For anyone who wants to live in dilapidated ruins — ruins where famous novelist Edith Warton spent part of her childhood, to boot — the abandoned Wyndcliff Mansion in Rhinecliff is up for sale.
The property, which has its roof aesthetically caved in, is on sale through Northern Dutchess Realty for $180,000, according to a representative of the realtor.
Although I enjoy visiting abandoned places, I’m not certain if I would ever want to inhabit any of these places permanently. There would be benefits, of course, such as never having to clean, but also a lot of negatives, like being crushed to death in your sleep by crumbling masonry.
I decided to check out the ruins, which are located on a bluff over the Hudson River among some other homes that were very much occupied. I parked on South Mill Road, then walked to the entrance of River View Drive, a well-maintained driveway leading up to a house with a car out front.
The mid-May sunshine had caused the verdure to unfurl and spread across the forest floor until everything dripped with lushness. The proceeding day’s rain remained in silver pools reflecting cream-puff clouds. Lost in the reverie of nature, I almost forgot I was on someone’s driveway, but quickly veered off the blacktop when I saw the towers of the Wyndcliff lurking above the treetops.
There was a pretty weak-looking fence around the structure festooned with the requisite DANGER signs, but someone had thoughtfully clipped the fence open with wire cutters.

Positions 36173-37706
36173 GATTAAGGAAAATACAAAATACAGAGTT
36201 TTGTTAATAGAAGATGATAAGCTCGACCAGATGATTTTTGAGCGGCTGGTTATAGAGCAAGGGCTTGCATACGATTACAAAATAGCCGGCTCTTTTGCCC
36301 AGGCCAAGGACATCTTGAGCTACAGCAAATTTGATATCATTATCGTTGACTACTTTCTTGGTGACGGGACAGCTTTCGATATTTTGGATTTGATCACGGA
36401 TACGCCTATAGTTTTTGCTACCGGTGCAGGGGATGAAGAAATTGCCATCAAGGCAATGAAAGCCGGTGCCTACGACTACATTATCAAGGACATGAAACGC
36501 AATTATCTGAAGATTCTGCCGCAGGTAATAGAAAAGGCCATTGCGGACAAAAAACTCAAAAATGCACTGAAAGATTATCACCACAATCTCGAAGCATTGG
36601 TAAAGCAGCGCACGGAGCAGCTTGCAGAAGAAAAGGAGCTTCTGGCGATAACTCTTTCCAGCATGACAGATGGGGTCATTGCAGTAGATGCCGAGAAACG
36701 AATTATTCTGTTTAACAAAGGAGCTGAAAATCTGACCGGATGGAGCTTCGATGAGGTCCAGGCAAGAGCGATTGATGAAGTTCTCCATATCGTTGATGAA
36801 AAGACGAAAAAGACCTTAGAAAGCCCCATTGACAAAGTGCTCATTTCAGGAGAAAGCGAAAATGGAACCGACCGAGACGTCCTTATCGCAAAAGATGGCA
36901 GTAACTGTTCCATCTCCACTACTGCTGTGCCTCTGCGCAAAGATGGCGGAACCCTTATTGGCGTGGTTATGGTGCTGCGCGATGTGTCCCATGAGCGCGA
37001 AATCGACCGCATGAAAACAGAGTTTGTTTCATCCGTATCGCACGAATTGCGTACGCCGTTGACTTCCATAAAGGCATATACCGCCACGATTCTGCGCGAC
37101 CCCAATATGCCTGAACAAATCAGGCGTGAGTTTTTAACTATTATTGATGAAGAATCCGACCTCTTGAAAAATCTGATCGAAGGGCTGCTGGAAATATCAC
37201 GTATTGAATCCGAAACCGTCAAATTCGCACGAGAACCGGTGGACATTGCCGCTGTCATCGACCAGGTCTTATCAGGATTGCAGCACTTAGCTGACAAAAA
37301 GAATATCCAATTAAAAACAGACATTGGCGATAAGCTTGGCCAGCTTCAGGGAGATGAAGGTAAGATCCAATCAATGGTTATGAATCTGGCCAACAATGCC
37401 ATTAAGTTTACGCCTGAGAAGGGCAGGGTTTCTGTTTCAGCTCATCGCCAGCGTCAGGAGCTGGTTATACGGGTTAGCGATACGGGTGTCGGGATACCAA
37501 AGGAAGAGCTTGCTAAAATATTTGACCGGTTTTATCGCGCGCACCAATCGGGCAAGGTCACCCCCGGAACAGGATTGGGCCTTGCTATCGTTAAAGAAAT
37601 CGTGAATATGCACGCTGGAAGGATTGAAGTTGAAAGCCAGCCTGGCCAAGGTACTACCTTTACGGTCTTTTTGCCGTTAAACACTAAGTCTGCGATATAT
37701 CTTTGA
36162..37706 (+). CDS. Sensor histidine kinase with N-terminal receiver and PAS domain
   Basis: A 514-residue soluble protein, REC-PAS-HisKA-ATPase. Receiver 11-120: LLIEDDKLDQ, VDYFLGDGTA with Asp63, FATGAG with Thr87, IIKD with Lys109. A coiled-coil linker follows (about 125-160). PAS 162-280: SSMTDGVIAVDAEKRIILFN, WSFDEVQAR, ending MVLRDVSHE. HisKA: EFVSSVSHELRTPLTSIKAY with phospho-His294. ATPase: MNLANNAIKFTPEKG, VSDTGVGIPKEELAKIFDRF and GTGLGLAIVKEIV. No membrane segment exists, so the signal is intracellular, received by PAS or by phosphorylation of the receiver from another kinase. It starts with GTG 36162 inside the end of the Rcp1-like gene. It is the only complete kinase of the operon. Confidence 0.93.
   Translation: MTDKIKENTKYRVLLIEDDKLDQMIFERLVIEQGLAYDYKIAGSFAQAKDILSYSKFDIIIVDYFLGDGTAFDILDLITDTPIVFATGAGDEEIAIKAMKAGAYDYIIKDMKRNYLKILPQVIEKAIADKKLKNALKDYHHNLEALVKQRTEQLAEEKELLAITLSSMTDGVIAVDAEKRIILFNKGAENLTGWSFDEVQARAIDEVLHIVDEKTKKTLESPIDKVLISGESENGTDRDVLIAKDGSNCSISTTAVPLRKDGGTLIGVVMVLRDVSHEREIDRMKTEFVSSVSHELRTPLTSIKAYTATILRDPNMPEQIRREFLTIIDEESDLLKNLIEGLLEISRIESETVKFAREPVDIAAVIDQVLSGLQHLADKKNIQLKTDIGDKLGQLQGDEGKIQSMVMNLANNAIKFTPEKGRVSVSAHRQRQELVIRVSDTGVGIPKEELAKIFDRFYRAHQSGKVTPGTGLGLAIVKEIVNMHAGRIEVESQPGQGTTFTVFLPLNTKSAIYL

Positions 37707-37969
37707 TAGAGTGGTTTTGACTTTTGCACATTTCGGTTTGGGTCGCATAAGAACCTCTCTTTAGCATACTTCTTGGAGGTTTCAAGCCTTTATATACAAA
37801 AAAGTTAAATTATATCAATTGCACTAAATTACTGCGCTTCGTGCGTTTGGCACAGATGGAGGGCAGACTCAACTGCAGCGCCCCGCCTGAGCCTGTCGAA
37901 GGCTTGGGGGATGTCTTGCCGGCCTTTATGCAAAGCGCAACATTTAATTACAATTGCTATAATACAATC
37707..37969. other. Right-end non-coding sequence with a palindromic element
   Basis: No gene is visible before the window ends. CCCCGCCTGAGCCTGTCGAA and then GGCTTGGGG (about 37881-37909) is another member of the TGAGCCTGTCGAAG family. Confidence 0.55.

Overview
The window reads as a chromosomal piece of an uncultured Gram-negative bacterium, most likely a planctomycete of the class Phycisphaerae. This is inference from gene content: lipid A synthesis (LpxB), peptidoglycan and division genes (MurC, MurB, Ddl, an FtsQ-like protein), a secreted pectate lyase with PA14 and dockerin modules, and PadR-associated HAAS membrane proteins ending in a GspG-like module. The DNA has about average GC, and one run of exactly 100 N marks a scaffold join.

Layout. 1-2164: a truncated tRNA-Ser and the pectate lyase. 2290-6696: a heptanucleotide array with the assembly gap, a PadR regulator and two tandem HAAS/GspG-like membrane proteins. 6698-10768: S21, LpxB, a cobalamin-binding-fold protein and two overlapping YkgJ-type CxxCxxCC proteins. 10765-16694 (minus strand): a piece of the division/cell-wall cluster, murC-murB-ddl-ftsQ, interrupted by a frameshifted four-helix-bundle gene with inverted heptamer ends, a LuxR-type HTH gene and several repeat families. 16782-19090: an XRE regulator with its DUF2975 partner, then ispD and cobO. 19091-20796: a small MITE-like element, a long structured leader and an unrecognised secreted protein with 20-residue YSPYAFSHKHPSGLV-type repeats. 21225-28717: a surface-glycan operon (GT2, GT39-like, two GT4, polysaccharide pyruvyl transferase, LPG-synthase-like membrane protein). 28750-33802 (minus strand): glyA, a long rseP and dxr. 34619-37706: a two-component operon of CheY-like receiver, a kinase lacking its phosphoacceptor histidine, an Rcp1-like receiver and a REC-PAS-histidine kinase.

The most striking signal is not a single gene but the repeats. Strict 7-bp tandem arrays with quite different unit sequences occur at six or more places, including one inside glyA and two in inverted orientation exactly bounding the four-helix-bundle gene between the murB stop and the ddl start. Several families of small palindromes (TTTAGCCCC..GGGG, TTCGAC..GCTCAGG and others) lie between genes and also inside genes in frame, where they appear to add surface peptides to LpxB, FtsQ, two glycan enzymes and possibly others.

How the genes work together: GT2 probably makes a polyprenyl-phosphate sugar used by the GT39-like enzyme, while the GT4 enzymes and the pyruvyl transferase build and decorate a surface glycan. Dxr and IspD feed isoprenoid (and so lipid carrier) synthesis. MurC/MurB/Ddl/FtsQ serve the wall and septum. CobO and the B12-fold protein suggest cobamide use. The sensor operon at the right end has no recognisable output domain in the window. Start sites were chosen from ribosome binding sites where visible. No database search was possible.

There was a heavy, brand-new door attempting to bar entrance to the Wyndcliff, which was hilarious, because you could just walk into the building through the numerous holes in the walls. The door was also unlocked.
Although the place was ruined, there was no graffiti in or on the building, a first for my explorations. While pondering how vandals were kept out, I heard a chainsaw outside the mansion’s front door. Peeking through a hole in the wall, I saw a man with a grey mustache working away at a tree.
I’ve been caught during my excursions once before, but the people in that situation did not have chainsaws. I thought it was one of the adjacent property owners. I figured he may not have cared I was there, or goddamn shouldn’t of, but he sawed along on his merry way before I could find out.
The Wyndcliff Mansion was commissioned by Edith Warton’s aunt in the 1850s. Prior to being put up for sale by Northern Dutchess Realty, it was auctioned off to a private buyer in 2016 for $120,000, according to Town and Country Magazine.
So, if you’re thinking of buying the Wyndcliff, you don’t even need to call Northern Dutchess Realty. Just sneak down the neighbor’s driveway and experience it for yourself.